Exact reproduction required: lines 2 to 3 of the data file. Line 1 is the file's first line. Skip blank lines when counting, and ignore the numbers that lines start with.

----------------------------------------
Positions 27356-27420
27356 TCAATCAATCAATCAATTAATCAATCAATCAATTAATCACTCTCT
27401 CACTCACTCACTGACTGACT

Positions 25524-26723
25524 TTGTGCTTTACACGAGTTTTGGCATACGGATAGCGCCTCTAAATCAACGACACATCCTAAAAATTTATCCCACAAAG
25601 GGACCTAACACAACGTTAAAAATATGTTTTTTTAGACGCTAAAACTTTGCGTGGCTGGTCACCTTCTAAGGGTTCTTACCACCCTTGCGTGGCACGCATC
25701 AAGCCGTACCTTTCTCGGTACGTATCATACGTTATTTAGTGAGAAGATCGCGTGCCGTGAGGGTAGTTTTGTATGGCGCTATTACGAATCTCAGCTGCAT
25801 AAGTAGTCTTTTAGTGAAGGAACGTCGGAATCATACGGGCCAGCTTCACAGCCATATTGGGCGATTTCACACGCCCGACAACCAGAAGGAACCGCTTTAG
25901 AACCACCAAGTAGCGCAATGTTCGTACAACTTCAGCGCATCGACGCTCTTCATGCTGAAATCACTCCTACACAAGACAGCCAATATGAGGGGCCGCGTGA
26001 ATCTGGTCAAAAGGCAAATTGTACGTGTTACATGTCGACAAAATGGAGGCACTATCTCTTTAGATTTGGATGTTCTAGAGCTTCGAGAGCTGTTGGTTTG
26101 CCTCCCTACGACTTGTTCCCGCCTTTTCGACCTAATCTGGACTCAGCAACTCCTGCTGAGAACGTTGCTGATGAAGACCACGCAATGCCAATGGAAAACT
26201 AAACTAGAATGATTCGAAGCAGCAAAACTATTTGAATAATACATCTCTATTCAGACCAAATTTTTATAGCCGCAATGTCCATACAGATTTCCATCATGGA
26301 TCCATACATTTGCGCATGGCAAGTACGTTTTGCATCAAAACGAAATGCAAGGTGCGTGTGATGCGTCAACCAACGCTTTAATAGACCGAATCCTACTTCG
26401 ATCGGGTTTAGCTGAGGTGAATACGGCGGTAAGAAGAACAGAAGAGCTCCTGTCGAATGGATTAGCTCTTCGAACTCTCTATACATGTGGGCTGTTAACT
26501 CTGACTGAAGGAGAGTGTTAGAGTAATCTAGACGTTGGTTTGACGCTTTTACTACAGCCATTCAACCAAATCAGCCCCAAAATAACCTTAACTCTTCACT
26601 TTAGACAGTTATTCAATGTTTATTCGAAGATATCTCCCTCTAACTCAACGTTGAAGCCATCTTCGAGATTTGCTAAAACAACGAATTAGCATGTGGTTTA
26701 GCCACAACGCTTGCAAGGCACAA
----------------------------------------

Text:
27356 TCAATCAATCAATCAATTAATCAATCAATCAATTAATCACTCTCT
27401 CACTCACTCACTGACTGACT